By Craig Stocks / Photography by Craig Stocks
Some forms of art allow the artist complete freedom to experiment with different ideas during the creative process. Those artists have the freedom to try one set of shapes and colors, and then change their minds and try something else. But for Peoria artist Cathie Crawford, there’s no going back. Her art form is color reduction woodcut printing, and it’s a one-way process. Once the wood is cut away, it’s gone and it can’t be put back.
Cathie grew up in Queens, New York. She started college at a small private college, but when they drastically raised their tuition after just one year, she decided to move on. An art professor had encouraged her to go to Michigan, but her parents vetoed the idea saying it was “too far away.” She ended up at Ohio State University in Columbus because that was the farthest west her parents would let her go.
While at Ohio State, Cathie earned a Bachelor of Fine Art in printmaking, and then returned for another year to complete a Bachelor of Art Education degree. After teaching high school art for a number of years, she relocated to Peoria where she earned a Master of Fine Art degree at Bradley University.
Cathie was particularly taken with printmaking and originally specialized in lithography. While working on her MFA she rediscovered the much less involved woodcut process and immediately knew, “This is for me. Lithography is a much more labor intensive process,” she said. “The technique was getting in the way and interfering with what I wanted to do. I was a lithographer for 15 years and went to graduate school to become a better lithographer, but instead I rediscovered the woodcut and have been doing nothing else since.”
The other advantage of the switch is that she avoids the toxic chemicals associated with lithography. “Now I’m totally green,” she pointed out. “I even use baby oil instead of mineral spirits to clean up. There aren’t any solvents or dangerous stuff in my studio.”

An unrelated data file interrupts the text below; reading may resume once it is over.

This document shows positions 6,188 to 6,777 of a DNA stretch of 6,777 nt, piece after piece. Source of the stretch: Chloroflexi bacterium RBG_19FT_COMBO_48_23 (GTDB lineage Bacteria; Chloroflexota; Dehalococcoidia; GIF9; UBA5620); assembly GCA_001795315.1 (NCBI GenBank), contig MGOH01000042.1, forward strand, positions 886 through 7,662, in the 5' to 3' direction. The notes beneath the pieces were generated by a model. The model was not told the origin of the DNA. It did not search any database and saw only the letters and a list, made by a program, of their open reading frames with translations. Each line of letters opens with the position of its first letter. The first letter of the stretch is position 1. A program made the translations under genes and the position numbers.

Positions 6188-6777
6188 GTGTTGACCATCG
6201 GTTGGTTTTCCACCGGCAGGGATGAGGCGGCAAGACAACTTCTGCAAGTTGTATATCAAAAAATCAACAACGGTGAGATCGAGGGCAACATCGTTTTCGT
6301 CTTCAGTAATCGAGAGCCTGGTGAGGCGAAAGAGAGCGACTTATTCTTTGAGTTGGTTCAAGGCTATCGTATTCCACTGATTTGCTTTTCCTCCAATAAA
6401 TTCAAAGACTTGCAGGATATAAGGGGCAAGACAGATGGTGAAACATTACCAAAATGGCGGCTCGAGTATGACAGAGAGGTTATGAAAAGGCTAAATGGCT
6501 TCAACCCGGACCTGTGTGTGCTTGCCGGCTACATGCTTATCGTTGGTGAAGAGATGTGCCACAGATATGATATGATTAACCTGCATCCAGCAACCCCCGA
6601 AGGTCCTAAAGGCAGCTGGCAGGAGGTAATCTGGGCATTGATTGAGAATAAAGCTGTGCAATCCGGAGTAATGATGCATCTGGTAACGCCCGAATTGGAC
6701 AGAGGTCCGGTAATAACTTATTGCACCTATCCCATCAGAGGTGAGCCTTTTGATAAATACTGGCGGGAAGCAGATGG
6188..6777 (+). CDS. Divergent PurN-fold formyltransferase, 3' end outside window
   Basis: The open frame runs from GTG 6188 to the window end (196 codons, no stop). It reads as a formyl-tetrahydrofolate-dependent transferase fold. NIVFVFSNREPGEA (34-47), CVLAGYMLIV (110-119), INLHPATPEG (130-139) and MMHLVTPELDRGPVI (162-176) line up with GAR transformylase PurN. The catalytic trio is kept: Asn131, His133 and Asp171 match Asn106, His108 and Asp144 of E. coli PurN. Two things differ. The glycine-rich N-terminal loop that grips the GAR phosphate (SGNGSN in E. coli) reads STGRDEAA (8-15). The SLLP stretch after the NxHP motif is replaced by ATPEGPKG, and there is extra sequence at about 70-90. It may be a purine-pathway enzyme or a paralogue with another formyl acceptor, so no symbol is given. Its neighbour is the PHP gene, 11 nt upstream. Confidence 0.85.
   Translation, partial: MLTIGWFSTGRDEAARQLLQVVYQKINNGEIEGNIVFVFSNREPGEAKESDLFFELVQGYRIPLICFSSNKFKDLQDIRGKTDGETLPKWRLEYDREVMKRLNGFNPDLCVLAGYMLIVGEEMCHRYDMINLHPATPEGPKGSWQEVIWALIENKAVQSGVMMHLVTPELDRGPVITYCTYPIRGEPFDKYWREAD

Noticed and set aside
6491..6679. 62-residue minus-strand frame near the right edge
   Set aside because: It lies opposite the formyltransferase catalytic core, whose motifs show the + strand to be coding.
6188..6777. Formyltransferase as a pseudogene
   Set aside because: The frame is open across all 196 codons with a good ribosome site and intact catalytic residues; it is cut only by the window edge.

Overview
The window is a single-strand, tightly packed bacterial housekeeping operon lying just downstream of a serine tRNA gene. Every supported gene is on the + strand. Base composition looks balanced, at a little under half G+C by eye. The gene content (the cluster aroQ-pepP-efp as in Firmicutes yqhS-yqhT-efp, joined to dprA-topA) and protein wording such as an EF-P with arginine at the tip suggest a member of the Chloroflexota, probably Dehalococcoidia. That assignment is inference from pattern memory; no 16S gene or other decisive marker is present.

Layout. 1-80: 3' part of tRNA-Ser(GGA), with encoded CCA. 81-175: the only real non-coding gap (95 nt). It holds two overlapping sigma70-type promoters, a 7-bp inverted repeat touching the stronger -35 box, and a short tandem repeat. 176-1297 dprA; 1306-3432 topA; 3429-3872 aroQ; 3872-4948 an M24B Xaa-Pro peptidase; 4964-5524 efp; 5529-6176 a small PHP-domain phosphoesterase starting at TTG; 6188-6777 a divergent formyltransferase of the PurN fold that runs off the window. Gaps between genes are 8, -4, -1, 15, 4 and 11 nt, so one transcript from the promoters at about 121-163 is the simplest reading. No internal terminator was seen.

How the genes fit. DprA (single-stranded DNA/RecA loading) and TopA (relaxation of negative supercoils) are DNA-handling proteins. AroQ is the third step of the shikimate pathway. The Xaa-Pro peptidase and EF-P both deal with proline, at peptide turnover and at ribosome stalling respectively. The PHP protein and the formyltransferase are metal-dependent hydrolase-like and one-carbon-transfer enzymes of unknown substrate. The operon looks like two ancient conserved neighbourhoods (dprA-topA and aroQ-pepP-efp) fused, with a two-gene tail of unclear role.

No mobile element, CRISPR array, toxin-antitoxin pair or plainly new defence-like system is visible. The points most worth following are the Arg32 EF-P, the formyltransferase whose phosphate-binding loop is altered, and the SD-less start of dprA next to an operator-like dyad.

Though it’s less labor intensive than lithography, the color woodcut reduction process is still time consuming. Cathie starts each piece by drawing the basic design on the matrix, which is a sheet of quarter inch luan mahogany plywood. Though some woodcut artists use smooth birch plywood, she prefers the distinctive texture created by the coarse, open grain of mahogany. The main technique is to use gouges and chisels to cut away portions of the wood to create the design to be inked and printed. At times, she also creates shapes with Mylar stencils.
Once the printing matrix is prepared, Cathie uses rollers and ink brayers to roll the ink onto the matrix. A sheet of heavy rice paper is then laid over the matrix and the stack is passed under a pressure roller to ensure the ink is transferred uniformly onto the paper. She typically does editions of 10 to 12 prints, repeating the inking and rolling process for each print in the edition. Each run is an all-day process.
Once the run is complete, she cleans the residual ink from the matrix and begins preparing for the next run where she’ll apply additional colors and details. The original sheet of wood is used for the entire run, but with each run she progressively removes portions of the surface to create smaller and finer details. Of course, once the surface is removed, there’s no turning back.
Cathie loves the surprises that happen along the way. “Without happy accidents,” she said, “it would be just pure tedium. I usually have a basic idea, and that’s the hard part – coming up with an idea that’s worth spending several months to create.” Once begun, the image will change and evolve as she works on it. “Sometimes I’ll just completely change gears,” she said. Occasionally she’ll uncover flaws in the plywood matrix that weren’t visible from the surface, so she’ll have to find a way to work around the flaw or incorporate it into the texture of the finished piece.
Color woodcut reduction printing is not a quick process. Earlier in her career, Cathie felt compelled to work quickly to finish a series, but as she’s become more experienced in her art, she’s accepted that time is also part of the process. “Sometimes I’ll stew on things for a week before I move on,” she said. “When I was younger I used to beat myself up over procrastinating. I’ve learned that, for me, it’s part of the creative process. It doesn’t happen overnight; sometimes it’s a long, drawn out process.”
For more, visit Cathie’s profile page at the Contemporary Art Center’s website. Her work is currently displayed at the McLean County Arts Center, the Galesburg Civic Art Center and the Peter Bartlow Gallery in Chicago. She will also be featured in a one person show at the Pearce Gallery from March 12 through April 26, 2013. There will be an opening reception on March 15th from 6:00 PM to 8:00 PM.